Believe it or not, most pools will have some sort of small leak in them. A lot of them will leak around the skimmer basket. The pool light is another common area.
My report specifically states that I cannot determine leaks during the inspection, and I discuss this with all of my clients who are buying a home with a pool.

That was my point. My pool does not have an auto-fill either, so most of the summer, there will be a hose in it. . .

You are quite correct (Russel Ray would disagree however ;)). Most leaks are relatively insignificant and would not necessarily warrant any type of “leak detection.”

There are usually some pretty good indicators, when there is a leak substantial enough to create problems.


While I agree with you in theory, I still will defer to a pool specialist at any indication of a leak. I do not want that monkey on my back should the leak turn out to me more than I thought it would be. To me, if it is a leak, it needs to be fixed.


Do you have a list of these leak indicators?

Bubbles in the pump basket (many times the seal is just bad or not tightened)
Leaks at the PVC connections near the pump or filter
Improperly installed pool light.
Low water level (could just be evaporation)
Excessive bubbles at the jets
Cracks below the coping
Hallow coping (except over the skimmer)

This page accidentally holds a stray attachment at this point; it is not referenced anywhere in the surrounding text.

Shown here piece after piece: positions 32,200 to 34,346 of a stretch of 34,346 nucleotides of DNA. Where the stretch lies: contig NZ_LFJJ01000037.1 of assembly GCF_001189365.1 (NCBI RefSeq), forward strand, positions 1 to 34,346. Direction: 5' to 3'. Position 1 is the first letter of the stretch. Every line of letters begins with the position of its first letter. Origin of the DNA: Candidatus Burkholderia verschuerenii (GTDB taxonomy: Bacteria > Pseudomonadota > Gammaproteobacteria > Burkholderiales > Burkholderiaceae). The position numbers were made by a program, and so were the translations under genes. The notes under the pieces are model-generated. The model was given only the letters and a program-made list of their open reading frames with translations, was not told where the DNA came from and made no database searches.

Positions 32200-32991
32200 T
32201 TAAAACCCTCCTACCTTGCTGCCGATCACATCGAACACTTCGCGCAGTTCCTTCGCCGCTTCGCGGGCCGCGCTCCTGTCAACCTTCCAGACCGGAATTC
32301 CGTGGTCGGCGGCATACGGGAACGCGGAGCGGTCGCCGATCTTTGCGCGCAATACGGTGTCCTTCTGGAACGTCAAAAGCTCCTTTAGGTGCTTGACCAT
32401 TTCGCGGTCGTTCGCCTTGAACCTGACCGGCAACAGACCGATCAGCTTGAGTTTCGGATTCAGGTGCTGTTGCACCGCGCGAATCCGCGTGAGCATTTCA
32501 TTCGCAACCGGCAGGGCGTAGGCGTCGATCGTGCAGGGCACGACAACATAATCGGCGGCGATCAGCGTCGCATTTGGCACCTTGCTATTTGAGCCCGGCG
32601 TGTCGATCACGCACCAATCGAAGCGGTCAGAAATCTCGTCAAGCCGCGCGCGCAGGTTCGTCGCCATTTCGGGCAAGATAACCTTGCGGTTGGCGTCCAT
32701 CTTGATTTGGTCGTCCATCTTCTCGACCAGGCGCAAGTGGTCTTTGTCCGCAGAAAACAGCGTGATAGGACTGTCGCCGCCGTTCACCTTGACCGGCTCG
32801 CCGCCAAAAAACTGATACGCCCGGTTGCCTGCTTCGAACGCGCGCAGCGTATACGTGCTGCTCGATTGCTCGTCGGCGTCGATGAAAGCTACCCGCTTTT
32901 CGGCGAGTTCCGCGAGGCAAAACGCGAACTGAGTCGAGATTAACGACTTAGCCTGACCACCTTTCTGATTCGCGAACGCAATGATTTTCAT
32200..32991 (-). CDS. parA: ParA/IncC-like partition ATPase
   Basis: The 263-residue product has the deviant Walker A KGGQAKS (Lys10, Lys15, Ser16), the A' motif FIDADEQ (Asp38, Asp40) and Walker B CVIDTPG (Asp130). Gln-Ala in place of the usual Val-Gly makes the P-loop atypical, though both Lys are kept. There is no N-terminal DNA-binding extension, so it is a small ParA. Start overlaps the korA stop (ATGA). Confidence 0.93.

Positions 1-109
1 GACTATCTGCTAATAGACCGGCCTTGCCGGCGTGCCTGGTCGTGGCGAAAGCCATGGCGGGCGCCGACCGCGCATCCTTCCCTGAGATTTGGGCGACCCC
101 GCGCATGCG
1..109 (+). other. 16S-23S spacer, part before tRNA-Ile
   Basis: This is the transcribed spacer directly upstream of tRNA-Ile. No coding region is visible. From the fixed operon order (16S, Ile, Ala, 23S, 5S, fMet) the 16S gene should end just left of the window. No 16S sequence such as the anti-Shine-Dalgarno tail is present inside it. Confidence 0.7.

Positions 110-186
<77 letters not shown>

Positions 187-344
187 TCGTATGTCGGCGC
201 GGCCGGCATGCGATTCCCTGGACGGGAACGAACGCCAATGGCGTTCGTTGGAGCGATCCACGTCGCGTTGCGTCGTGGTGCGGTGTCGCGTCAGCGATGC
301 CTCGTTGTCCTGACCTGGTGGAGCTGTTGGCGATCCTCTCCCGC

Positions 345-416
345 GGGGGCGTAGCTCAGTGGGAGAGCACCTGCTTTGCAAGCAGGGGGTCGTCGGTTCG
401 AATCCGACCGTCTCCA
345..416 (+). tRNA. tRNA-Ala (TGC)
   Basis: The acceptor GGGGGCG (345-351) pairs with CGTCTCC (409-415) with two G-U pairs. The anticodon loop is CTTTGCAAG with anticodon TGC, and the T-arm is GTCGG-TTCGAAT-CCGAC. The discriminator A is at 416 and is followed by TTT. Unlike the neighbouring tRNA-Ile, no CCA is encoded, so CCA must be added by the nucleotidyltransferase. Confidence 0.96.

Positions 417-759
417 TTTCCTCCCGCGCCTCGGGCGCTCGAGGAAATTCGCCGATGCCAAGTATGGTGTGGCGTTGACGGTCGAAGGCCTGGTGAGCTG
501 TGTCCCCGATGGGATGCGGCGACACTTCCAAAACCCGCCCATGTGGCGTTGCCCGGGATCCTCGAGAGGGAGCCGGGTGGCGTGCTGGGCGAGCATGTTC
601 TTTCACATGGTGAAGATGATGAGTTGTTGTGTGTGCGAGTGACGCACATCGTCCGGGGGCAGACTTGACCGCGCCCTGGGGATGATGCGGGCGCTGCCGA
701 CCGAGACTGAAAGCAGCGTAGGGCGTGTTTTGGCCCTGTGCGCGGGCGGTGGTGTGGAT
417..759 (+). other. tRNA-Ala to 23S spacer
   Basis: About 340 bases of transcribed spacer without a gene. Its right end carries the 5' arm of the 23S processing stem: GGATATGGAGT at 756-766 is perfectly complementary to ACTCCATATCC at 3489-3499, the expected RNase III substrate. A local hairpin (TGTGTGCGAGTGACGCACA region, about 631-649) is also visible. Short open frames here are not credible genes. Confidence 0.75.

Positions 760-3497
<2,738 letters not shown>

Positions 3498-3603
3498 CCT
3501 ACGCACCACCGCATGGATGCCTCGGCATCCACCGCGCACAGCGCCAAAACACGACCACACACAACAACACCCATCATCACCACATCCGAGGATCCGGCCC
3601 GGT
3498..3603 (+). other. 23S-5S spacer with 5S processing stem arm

Settelment / cracking of the decking
Cracks in the pool liner
Deteriorting pool liner
Items glued / stuck to the skimmer (many times there is a small leak in this area)

Not all of these items mean the pool is leaking or has a major problem. I list the problems I see, state that they need to be repaired, and after the repair - by a licensed pool company, that the pool be checked for other possible leaks.
I am not telling (or alarming) my clients that they have a major problem (unless they do), but informing them that these areas need to be repaired, and that because we cannot detect main drain or hidden leaks, that it is advisable (after these areas are repaired) that the pool should be leak tested. All of the item listed above are leaks or potential leaks. I have has instances were after a small leak has been repaired a larger leak has been found.

The pool is kind of like the main waste system. It is underground and cannot be seen. I advise all clients of older homes that have a cast iron drain line that we cannot see the line, and they should bet the line scoped out with a video camera to detect possible damage.